Director discusses his Kara Wai-starring action thriller, which world premieres in Busan.

Lady K

Malaysian director Ho Yuhang has re-teamed with iconic martial arts star Kara Wai (a.k.a. Kara Hui) on Mrs K, which makes its world premiere today in the Busan International Film Festival (BIFF)’s A Window on Asian Cinema section.

Wai stars as a seemingly normal housewife who has a hidden past involving a Macau casino heist which comes back to haunt her when one of her former colleagues and ex-lover tracks her down and kidnaps her daughter.

When Ho featured the Shaw Brothers era star in 2009’s At The End Of Daybreak - another of his films that screened at BIFF, Wai’s performance in the comeback role won multiple accolades including Best Supporting Actress at the Golden Horse Awards and Best Actress at the Asian Film Awards. The film itself won the NETPAC prize at the Locarno International Film Festival.

A regular at BIFF, Ho has been a mentor at the Asian Film Academy and has had other films screen in the fest including Rain Dogs (2006) in A Window on Asian Cinema and Sanctuary (2004) in New Currents competition.

This year at Busan, the director also has a short in the National Gallery Singapore omnibus of Southeast Asian directors’ films, Art Through Our Eyes, screening in the Wide Angle section.

How did you develop this story?

After the last film we did, Kara suddenly is in the limelight again. She used to be a very famous action star in the late ‘70s and ‘80s, in films like 36 Chambers Of Shaolin and all those films that I watched growing up. Lorna Tee and I thought, ‘Let’s try to write another film for her - an action film.’ So I actually wrote this film for her, specifically designed for her.

Kara’s over 50 now and action films are pretty taxing because you have to be physically fit. But she’s serious about it, doesn’t want to use a body double and wants to do everything. She was very serious preparing both physically and emotionally for this film.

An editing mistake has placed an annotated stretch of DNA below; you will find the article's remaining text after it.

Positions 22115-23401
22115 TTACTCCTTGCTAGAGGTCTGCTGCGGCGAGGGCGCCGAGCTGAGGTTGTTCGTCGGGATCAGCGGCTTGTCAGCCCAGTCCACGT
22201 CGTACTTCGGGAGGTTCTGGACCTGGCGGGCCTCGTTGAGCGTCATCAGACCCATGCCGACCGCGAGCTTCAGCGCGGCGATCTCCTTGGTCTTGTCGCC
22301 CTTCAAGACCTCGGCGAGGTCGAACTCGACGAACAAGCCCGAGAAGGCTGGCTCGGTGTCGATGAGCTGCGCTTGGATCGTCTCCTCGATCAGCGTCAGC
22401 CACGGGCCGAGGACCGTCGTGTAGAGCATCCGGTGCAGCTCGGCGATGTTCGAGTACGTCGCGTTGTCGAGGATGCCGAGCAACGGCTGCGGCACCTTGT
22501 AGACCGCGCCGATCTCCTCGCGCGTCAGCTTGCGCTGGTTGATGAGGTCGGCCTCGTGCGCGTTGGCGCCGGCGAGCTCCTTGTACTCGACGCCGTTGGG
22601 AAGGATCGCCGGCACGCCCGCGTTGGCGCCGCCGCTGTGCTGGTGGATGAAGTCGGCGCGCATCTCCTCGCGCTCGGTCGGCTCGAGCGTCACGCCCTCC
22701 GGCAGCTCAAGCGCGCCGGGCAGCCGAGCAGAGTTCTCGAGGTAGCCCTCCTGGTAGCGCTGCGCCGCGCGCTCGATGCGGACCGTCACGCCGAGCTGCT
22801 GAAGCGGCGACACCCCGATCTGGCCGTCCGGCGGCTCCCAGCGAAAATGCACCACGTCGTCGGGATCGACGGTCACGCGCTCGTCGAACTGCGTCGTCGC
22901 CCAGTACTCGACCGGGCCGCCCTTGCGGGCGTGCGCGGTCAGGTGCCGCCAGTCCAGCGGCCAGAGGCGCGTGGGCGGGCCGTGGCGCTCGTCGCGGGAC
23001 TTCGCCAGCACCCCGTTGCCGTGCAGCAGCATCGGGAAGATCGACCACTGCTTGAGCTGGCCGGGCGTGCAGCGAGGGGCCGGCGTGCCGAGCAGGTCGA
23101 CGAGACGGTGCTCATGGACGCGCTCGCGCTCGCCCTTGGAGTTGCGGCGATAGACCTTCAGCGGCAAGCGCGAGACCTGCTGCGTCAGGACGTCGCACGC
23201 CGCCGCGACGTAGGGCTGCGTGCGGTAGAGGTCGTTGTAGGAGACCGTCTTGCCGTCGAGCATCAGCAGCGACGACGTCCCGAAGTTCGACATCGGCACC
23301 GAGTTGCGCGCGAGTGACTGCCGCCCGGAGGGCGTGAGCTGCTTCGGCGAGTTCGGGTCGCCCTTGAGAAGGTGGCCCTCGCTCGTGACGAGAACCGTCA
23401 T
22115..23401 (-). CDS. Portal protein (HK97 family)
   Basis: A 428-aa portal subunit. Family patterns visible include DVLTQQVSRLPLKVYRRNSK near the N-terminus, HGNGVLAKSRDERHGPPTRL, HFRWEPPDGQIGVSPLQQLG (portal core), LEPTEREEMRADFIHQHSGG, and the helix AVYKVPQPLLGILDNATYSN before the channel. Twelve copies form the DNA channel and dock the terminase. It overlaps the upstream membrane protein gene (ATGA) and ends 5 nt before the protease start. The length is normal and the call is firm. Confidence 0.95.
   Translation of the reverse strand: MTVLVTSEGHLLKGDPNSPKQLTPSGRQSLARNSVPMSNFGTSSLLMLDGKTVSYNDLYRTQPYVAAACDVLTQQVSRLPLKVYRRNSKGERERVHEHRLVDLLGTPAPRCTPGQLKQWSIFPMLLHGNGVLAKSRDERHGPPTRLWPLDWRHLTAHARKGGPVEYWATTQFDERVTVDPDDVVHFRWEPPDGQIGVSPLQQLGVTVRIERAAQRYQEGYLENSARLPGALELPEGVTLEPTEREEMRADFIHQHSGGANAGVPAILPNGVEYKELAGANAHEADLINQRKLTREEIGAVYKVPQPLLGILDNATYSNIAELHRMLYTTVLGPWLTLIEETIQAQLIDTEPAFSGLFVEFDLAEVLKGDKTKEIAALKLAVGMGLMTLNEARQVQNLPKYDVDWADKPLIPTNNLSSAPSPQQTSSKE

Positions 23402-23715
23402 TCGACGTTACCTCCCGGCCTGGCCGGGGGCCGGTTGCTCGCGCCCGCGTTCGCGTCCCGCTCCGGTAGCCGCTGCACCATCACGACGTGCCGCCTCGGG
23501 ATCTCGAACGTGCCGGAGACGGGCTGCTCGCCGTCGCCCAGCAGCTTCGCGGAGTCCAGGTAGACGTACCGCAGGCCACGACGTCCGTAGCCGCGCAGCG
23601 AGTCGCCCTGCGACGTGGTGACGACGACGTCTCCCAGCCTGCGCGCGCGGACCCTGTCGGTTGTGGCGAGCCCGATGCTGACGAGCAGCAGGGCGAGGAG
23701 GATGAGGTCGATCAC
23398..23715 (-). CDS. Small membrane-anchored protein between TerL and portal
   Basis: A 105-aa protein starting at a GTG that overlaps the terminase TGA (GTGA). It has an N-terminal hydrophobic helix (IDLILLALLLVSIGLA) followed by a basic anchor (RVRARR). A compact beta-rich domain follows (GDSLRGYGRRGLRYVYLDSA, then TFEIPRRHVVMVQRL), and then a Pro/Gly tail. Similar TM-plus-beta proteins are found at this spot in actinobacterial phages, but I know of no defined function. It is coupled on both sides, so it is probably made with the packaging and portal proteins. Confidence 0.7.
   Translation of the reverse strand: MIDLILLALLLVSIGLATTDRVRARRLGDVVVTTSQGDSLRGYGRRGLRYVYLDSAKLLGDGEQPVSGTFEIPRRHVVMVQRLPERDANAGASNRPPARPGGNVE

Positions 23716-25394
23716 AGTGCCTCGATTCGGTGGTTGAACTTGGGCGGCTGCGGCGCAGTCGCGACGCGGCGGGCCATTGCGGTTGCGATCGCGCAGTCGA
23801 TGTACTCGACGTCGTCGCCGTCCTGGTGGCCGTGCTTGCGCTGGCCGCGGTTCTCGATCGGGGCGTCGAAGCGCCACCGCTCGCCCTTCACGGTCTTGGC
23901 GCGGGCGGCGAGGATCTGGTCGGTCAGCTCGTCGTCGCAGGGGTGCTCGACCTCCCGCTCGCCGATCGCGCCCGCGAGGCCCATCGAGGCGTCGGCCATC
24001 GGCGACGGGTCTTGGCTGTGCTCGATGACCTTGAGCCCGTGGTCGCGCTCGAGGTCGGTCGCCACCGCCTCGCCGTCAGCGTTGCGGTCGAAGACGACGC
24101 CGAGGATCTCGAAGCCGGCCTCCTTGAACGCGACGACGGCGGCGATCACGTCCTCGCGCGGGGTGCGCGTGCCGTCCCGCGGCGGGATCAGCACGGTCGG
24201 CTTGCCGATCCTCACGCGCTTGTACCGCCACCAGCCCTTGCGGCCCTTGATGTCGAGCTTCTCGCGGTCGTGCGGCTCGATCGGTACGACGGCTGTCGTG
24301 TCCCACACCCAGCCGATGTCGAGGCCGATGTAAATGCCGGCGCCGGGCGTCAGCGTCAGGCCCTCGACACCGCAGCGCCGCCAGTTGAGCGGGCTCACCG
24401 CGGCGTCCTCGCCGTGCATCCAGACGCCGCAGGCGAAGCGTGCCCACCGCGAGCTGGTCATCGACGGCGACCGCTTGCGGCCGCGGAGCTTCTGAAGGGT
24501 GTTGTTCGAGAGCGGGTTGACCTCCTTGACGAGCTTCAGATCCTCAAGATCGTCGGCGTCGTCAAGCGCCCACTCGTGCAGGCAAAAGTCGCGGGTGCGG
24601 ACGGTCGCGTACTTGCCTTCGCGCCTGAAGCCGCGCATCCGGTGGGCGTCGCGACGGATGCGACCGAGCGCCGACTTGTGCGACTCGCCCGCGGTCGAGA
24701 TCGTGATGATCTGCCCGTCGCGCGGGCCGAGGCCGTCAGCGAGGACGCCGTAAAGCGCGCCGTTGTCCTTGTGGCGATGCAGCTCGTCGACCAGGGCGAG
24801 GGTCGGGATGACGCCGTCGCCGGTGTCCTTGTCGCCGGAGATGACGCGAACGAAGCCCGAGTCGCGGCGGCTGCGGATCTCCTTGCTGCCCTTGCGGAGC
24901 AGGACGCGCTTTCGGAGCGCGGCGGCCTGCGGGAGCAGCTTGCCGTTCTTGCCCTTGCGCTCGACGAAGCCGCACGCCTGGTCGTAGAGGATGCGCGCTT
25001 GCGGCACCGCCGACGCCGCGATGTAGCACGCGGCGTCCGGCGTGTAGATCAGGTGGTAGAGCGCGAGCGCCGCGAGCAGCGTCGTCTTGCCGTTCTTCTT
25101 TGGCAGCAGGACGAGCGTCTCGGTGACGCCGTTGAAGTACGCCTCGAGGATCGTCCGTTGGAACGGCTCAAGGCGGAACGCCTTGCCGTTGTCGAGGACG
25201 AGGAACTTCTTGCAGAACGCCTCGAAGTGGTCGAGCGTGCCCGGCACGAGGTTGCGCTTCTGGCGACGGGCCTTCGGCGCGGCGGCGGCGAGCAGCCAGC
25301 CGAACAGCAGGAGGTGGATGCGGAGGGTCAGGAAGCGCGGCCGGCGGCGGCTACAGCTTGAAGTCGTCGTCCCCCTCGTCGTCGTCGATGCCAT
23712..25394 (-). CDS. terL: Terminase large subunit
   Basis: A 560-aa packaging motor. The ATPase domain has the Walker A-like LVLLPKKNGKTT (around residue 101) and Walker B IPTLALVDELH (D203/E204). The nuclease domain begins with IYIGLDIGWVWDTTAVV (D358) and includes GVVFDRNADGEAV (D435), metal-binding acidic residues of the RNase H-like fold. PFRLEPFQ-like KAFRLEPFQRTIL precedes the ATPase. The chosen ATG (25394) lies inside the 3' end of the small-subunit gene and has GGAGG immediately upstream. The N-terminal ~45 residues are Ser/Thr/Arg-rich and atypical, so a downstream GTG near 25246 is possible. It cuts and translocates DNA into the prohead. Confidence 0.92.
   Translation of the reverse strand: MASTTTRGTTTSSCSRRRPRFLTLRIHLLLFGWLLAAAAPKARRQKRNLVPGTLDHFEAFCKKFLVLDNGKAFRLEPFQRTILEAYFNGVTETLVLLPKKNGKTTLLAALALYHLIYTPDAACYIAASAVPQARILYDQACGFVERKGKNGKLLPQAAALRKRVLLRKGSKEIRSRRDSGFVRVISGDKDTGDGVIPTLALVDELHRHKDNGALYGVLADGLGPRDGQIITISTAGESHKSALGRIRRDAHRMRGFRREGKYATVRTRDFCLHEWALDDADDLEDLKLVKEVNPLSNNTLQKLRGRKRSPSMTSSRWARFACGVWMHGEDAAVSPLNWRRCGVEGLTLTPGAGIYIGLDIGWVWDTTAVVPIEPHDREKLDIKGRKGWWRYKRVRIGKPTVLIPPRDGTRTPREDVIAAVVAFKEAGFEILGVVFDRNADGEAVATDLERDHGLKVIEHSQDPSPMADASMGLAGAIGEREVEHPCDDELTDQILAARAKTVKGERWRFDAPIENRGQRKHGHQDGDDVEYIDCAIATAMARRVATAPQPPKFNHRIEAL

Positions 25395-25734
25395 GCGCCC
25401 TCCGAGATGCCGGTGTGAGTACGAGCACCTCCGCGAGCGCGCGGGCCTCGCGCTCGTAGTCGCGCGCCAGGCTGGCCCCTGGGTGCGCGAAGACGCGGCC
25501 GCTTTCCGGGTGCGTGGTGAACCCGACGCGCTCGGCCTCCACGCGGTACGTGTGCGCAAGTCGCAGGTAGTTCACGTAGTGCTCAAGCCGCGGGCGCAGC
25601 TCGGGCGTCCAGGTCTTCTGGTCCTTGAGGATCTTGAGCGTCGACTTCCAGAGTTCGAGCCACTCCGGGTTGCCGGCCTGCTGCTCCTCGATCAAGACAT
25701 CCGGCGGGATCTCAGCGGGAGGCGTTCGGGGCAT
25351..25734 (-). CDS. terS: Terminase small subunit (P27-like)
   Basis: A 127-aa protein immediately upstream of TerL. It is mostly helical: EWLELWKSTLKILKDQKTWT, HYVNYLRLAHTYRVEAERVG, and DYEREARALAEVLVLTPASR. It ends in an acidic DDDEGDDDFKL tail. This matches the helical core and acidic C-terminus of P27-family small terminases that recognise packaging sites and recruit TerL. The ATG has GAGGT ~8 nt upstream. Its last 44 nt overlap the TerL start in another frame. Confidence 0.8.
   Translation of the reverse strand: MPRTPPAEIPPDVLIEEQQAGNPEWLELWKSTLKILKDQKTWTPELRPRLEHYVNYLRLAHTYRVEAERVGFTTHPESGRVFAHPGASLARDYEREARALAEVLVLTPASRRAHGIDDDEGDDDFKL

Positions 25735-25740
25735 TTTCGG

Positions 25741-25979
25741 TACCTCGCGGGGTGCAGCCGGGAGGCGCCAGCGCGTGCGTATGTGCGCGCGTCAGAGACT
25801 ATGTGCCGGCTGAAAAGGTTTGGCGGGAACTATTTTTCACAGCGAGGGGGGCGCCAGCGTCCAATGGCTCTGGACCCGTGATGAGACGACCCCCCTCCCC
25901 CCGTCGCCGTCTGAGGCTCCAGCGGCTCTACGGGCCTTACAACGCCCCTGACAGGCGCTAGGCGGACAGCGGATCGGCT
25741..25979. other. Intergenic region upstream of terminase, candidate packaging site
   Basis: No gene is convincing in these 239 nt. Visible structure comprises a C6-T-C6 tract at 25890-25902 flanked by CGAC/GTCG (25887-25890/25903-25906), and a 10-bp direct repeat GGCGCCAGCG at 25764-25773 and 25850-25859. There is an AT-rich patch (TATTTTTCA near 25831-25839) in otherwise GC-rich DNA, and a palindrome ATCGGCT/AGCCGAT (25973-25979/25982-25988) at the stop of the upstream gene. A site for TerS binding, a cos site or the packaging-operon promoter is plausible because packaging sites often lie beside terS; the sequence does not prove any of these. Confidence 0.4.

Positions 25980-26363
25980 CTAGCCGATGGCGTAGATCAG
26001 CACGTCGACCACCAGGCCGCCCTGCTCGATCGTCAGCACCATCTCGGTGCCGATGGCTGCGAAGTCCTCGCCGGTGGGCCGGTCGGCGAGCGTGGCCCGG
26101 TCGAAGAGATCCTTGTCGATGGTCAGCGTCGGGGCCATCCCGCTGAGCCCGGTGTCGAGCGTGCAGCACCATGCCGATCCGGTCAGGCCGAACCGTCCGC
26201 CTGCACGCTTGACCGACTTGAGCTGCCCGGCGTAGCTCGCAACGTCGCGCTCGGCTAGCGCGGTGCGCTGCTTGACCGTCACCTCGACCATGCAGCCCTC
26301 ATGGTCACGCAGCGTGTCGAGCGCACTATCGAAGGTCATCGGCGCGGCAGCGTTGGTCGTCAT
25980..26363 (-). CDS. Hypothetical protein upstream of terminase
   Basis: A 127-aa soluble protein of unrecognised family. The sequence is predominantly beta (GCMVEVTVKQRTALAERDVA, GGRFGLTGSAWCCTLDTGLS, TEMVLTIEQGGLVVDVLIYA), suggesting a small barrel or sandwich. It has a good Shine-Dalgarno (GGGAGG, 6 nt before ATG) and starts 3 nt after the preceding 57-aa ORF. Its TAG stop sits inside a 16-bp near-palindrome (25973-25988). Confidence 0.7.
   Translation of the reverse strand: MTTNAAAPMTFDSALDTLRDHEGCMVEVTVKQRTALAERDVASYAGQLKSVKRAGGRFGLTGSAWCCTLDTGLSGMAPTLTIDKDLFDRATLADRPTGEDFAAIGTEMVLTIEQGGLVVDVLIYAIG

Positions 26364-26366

Mrs K is an even greater departure than At The End Of Daybreak from your previous Malaysian New Wave sort of films. Why?

I wanted to do genre films. I love a lot of these films. It’s also, in a way, to defy my friends and audiences. Mrs K has some B-movie elements. It’s pretty straight but there are some jokes - like joking with the genre itself. I’ve always wanted to make a Western and love Sergio Leone films. If you notice, nobody has names in this film. Yes, the title is Mrs K and it’s obvious she is Mrs K, but otherwise, nobody has names. You can tell their relationships. This is the daddy, the daughter, the bad guy and the bad guy’s henchmen. So it’s sort of like those Italian Westerns I love - very hardboiled, absurd, and they work with very basic elements like revenge, or taking back something or reclaiming honor or whatever. Sometimes it’s not about money in the end.

It’s a Malaysia-Hong Kong, China co-production and you have another Hong Kong film icon, Simon Yam, featuring as the main villain and Taiwanese rock star Wu Bai as Mrs K’s doctor husband. Was this with a wider target audience in mind?

Yes, part of it is about having broader appeal. But also, they are actors I like to work with. They carry weight. I do think about the local market. I made the film in Malaysia and would love for people to see it there and for it not to just be a mere export.

How did this project come together?

I developed it with Lorna, who is a company partner of mine [at Paperheart] and the producer. I know producer Lina Tan from Red Films, and we said, ‘Let’s work together.’ Red Films is signed with Sonneratia Capital - a Malaysian body to fund films - to do a slate of four films. So they are attached and Hong Kong’s Emperor Motion Pictures. It took a while – it wasn’t so easy to raise funds. Emperor got involved a bit later. I have two of their very important cast in the film, Simon Yam and Kara Wai as main characters, so they came in and we got all the funding in the end.

Is this a good time for Asian filmmakers?

It’s hard to say. I think it’s a good time for reflection. Because there are so many films out there - more than ever. I don’t know if the market can absorb all these films. Everybody is rushing to get money somewhere and China is big so everyone’s rushing to go there, but we haven’t seen so many very exciting Chinese films. It’s usually from the independent sector [that you see exciting films]. It’s almost like going against the grain now. And Korea has made some interesting films, very steadily. We’re always kind of looking up to Korea to see what we’re doing next.